Cowboys expose 49ers' biggest weakness in bashing: Talent

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AP

Cowboys expose 49ers' biggest weakness in bashing: Talent

If there is such a thing as being “due” in sports (and there actually isn’t, so you can probably stop reading now), the San Francisco 49ers had Sunday coming to them.
 
After all, the anomaly of being the “best winless team in football” based on margin of defeat lasts only so long until the “winless” part trumps the “best” part, because even the Los Angeles Chargers – the previous “best bad team in football” – aren’t the Chargers all the time.
 
So it was that the Dallas Cowboys exposed every weakness the 49ers have with the simplest thing there is.
 
Talent.
 
The Cowboys did everything they wanted, but only whenever they wanted it, in a 40-10 dope-slapping that could actually have been worse than it was. The 49er offense was properly stymied (again), gaining only 290 yards (4.5 yards per play) and the defense was thoroughly Elliotted (as in Ezekiel-ed, who averaged 8.1 yards in his 27 touches). San Francisco’s warts were rubbed until they glowed, and if not for the fact that head coach Kyle Shanahan already knew where they were, he’d have been shocked to see how visible they were.
 
And therein lies the takeaway from another day at Not-So-Great-America. It turns out that the 49ers weren’t very good at much of anything before Sunday except just how far away they are from what Shanahan and general manager John Lynch believe is their destiny. C.J.  Beathard remained the rookie quarterback he is, and Carlos Hyde's hard-won 68 rushing yards led to no scores. Indeed, San Francisco's only touchdown came on a four-yard improv sprint from Beathard, who is by no means a running quarterback except in abject flight.

Next week in Philadelphia figures to be no less grisly, if you’re waiting for that magic moment when “0” becomes “1.” That is, of course, unless Washington exposes the Eagles as less than what they seem, which is very often the case in the new parity-gripped NFL.

But there are subsequent get-well games at home against Arizona and then at New York against the Giants the week after, so whatever dreams you might have about them running the table backwards and getting the first overall pick in the draft are still light years from realization.
 
This is, however, another healthy reminder that the job to be done is at least two more years in the undoing before the doing can actually begin. Not that the players or coaches needed another lesson, mind you – they know.
 
But maybe you needed it, just to keep your delusions in check. Maybe the people who were “due” were all of you.
 
But that’s unfair, too. You didn’t undo this franchise. All you did was believe, and there’s nothing wrong with that – as long you know there will be more days like this before your team starts handing out the 40-10’s.
 
In the meantime, there is beer.

Three things you need to know from 49ers' 40-10 loss vs Cowboys

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AP

Three things you need to know from 49ers' 40-10 loss vs Cowboys

SANTA CLARA -- Three things you need to know about the 49ers’ 40-10 loss to the Dallas Cowboys in Week 7 on Sunday:

1. A major step backward
So much for the 49ers’ somewhat-impressive streak of close losses.

There was nothing encouraging about what transpired in the 49ers' worst loss at Levi’s Stadium. It was also the franchise's worst home loss since Mike Singletary's team absorbed a 45-10 thumping against the Atlanta Falcons on Oct. 11, 2009.

Was there anything positive to take from this game?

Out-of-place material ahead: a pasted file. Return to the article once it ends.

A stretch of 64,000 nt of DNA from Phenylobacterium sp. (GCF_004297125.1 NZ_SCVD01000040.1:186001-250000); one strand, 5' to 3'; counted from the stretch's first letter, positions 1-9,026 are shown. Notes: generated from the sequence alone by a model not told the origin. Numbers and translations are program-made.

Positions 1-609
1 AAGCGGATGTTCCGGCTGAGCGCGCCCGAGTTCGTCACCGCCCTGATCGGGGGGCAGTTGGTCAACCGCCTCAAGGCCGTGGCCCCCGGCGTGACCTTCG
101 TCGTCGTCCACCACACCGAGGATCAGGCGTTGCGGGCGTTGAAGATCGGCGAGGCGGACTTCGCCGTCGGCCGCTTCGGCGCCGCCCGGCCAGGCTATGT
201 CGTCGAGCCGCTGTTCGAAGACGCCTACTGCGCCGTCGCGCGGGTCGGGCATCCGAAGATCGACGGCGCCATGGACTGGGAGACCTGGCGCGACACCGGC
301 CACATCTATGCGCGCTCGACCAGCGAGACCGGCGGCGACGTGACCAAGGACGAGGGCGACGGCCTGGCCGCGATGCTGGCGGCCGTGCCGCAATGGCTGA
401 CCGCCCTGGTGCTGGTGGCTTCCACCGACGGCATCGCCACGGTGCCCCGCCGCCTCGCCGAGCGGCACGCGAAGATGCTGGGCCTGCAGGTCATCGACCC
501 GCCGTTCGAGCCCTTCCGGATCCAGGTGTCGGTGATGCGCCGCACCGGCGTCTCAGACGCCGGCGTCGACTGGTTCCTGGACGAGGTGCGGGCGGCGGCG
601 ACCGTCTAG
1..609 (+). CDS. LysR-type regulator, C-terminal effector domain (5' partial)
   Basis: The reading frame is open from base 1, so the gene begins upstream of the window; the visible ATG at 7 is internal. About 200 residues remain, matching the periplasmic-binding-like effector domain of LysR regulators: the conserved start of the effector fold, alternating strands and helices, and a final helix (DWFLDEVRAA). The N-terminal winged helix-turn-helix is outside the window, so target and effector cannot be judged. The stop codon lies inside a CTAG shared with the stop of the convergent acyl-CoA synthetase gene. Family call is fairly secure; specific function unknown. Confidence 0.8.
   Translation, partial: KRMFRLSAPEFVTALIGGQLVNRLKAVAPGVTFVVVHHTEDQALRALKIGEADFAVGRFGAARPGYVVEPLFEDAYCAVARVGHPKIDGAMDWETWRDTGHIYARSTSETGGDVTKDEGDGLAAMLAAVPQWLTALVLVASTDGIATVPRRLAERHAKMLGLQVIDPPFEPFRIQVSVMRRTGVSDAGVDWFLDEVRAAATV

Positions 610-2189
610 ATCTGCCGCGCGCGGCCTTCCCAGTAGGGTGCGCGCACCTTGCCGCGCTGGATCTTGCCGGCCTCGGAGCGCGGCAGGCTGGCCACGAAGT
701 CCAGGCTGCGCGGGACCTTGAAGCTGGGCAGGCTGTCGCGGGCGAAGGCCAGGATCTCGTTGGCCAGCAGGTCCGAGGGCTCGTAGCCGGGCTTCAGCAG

“No, not right now,” 49ers coach Kyle Shanahan said. “It was disappointing. I think all three phases, players and coaches, we’ve got to play better than that, a lot better to give ourselves a chance to win.”

The competitive nature of the 49ers’ past five games was one thing. But with a big home loss on such an emotional day, it is fair to say that the honeymoon is over for Shanahan and general manager John Lynch. The 49ers looked like a team devoid of any leadership, and brings more scrutiny onto the organization’s decision last week to release linebacker NaVorro Bowman.

Now, the 49ers face a crossroads. With another cross-country trip ahead, the 49ers have to regroup in a hurry in order to avoid another embarrassing blowout against the Philadelphia Eagles.

2. Beathard’s first start
Rookie quarterback C.J. Beathard certainly was not the reason the 49ers got blown out. In his first NFL start, he showed a lot of toughness, which was to be expected. He was sacked five times. But most of those sacks could have been avoided. He has to get rid of the ball quicker, especially on three-step drops.

Beathard also showed some promise, too. He let the ball fly deep for Marquise Goodwin, who caught four passes for 80 yards. Beathard completed 22 of 38 passes for 235 yards.

Beathard accounted for the 49ers’ only touchdown with a 4-yard touchdown in the fourth quarter. There seems to be little doubt it was in the best interest of the organization to begin evaluating what it has for the future with the permanent switch from Brian Hoyer to Beathard.

3. Dwight Clark’s Day
The 49ers, of course, did nothing to evoke any memories of the great teams on which Dwight Clark played. Well, they did look a lot like Clark’s first team with the 49ers.

The 49ers of 1979 lost their first seven games of the season. This year’s team matched that start for the worst beginning to a season in franchise history.

More than 35 of Clark’s teammates off the 1981 Super Bowl team were in attendance to honor a pay tribute to Clark, who is battling ALS. Now in a wheelchair and considerably lighter, Clark delivered some poignant remarks at halftime.

Clark, 60, told his old teammate, Keena Turner, who works as vice president of football affairs, that all he wanted was to see some of his old teammates.

“And the 49ers heard that and flew all these players in, so I could see them one more time,” Clark said.